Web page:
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All Game Guide
A marvelous port of Taito's Breakout-inspired game from 1986, Arkanoid for the NES comes packaged with a special "Vaus" controller, which allows for arcade-like rotary control.
Game Freaks 365
Arkanoid is a disappointment in many ways. The major problem here that's clear is that the programmers, while porting the original arcade version, did little to adjust the basics. Let's remember something here, arcade games then and now have one primary function, making money. What's the best way to do this? Make it so the player has a difficult time beating it so they keep pumping in quarters. This explains why the difficulty in the NES version is so ridiculous at times, they didn't change it by adding a password feature, continues or anything. It's essentially as close a port to the arcade as you could get on the NES. This, of course, leads to a game that is likely to anger anyone who tries to play it for long enough. It's too hard and has too many minor flaws to stand as a classic. Hopefully this review will serve to stomp it down a few notches.
Just Games Retro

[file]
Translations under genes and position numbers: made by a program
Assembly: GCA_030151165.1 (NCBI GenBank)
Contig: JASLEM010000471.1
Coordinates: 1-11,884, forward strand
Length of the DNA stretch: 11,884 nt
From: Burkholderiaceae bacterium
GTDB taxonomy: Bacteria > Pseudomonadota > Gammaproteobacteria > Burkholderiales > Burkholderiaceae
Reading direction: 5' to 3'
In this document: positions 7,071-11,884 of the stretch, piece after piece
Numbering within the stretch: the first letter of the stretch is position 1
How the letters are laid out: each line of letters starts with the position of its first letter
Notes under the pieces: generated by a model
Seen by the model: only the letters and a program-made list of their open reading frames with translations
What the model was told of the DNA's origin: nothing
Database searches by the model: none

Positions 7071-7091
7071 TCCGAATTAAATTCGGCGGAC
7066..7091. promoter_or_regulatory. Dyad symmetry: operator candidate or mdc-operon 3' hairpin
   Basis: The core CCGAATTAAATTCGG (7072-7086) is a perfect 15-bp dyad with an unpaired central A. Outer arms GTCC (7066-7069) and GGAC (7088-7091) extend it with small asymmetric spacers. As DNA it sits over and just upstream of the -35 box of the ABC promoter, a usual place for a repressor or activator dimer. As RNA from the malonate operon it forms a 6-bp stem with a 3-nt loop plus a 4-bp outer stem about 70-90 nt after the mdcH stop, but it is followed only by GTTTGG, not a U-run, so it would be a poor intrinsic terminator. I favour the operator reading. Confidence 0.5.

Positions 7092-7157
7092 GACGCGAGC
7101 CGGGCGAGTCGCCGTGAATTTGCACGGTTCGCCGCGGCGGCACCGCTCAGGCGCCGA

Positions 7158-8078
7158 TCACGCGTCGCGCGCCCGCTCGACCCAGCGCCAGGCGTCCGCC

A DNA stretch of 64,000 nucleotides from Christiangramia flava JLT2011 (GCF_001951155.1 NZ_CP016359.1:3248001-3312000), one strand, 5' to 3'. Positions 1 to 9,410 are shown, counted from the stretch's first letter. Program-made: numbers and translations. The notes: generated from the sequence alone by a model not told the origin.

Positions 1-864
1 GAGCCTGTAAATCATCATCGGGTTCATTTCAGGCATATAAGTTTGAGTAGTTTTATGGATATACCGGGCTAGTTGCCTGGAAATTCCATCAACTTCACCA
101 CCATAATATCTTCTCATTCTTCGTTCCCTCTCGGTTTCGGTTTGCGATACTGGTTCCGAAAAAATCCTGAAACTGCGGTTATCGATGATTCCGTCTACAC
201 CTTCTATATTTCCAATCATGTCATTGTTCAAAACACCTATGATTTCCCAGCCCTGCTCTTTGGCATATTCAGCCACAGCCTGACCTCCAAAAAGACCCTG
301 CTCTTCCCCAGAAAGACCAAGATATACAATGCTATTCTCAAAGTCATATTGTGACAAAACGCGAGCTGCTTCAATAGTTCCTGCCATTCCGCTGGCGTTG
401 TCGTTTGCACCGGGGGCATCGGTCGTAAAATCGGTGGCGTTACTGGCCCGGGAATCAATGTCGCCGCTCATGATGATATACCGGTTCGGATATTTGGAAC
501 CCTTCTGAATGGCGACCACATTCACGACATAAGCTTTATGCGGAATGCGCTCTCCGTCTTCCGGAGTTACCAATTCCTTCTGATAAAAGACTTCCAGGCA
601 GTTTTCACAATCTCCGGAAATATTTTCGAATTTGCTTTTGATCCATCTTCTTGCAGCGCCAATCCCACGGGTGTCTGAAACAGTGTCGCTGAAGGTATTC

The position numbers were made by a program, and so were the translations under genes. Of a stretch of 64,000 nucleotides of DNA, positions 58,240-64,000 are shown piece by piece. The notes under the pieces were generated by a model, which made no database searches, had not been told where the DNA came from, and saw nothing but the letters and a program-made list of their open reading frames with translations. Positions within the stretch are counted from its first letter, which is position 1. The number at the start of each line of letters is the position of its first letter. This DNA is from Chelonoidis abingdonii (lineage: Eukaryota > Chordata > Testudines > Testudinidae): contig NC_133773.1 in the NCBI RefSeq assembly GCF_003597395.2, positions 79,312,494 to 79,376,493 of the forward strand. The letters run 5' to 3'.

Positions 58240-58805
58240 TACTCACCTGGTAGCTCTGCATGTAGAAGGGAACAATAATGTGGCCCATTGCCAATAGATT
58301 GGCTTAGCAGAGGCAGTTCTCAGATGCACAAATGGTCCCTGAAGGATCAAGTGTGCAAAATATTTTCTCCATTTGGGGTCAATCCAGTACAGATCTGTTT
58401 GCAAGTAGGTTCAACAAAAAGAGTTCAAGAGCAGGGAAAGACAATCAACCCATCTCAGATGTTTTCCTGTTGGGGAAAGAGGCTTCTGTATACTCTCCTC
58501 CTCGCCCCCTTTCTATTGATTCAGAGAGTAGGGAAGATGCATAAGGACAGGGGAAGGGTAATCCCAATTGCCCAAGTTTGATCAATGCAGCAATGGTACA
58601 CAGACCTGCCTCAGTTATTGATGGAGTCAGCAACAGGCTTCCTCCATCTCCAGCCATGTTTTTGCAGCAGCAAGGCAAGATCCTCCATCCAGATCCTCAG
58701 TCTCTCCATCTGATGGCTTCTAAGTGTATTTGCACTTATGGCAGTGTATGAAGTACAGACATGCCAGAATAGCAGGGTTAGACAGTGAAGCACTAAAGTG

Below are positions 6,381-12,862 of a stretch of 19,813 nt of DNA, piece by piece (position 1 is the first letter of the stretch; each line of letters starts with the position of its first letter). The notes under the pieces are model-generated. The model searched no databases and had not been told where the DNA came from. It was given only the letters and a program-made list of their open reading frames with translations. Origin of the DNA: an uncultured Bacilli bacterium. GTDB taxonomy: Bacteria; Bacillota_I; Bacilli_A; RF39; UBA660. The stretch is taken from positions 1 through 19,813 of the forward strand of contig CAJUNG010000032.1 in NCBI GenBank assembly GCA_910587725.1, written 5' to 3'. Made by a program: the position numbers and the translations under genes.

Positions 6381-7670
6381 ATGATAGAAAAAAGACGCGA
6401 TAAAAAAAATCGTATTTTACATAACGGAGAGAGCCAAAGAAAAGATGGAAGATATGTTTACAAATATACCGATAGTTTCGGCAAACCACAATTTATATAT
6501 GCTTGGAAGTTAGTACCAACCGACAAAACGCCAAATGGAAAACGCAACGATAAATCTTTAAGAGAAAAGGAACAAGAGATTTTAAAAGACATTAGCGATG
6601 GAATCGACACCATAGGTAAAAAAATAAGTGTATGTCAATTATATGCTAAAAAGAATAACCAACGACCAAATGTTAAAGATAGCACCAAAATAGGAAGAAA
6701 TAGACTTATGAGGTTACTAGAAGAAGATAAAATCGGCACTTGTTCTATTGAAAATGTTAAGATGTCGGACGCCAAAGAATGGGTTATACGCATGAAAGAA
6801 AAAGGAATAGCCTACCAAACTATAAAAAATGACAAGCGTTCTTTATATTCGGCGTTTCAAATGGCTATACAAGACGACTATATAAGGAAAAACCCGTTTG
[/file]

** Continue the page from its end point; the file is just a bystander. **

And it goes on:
This game offered me something of a revelation, which I don't think is listed among its official product features. But it occurred nonetheless. You see, I think part of the reason The Man approves of 70+ year copyright terms is because he can still make money off of simple arcade games like this. Tiny amounts of money, but still money. Perhaps enough to buy another champagne flute for the bar on his yacht, or pay his pool servant Julio for a full month. What's the connection here? Well, I guarantee you've already played Arkanoid, most likely on your cell phone in someplace boring, possibly in class on your snappy Texas Instruments graphics calculator, but almost certainly somewhere. Arkanoid is an exact clone of Atari's Breakout, made back in the 80s before they invented "copyright infringement."